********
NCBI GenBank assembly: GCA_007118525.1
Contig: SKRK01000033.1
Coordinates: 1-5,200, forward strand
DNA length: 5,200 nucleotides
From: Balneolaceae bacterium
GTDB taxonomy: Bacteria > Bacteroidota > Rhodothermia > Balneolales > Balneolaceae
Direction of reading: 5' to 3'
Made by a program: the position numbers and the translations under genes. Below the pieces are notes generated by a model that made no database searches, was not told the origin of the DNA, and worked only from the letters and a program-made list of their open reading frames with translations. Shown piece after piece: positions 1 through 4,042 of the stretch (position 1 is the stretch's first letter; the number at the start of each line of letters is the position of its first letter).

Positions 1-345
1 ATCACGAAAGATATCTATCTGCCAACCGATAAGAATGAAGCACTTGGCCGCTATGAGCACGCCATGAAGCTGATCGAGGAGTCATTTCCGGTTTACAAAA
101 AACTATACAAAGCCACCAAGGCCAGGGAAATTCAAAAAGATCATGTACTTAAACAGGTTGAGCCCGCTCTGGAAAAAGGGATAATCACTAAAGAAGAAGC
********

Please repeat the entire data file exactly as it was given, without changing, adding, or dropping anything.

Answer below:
NCBI GenBank assembly: GCA_007118525.1
Contig: SKRK01000033.1
Coordinates: 1-5,200, forward strand
DNA length: 5,200 nucleotides
From: Balneolaceae bacterium
GTDB taxonomy: Bacteria > Bacteroidota > Rhodothermia > Balneolales > Balneolaceae
Direction of reading: 5' to 3'
Made by a program: the position numbers and the translations under genes. Below the pieces are notes generated by a model that made no database searches, was not told the origin of the DNA, and worked only from the letters and a program-made list of their open reading frames with translations. Shown piece after piece: positions 1 through 4,042 of the stretch (position 1 is the stretch's first letter; the number at the start of each line of letters is the position of its first letter).

Positions 1-345
1 ATCACGAAAGATATCTATCTGCCAACCGATAAGAATGAAGCACTTGGCCGCTATGAGCACGCCATGAAGCTGATCGAGGAGTCATTTCCGGTTTACAAAA
101 AACTATACAAAGCCACCAAGGCCAGGGAAATTCAAAAAGATCATGTACTTAAACAGGTTGAGCCCGCTCTGGAAAAAGGGATAATCACTAAAGAAGAAGC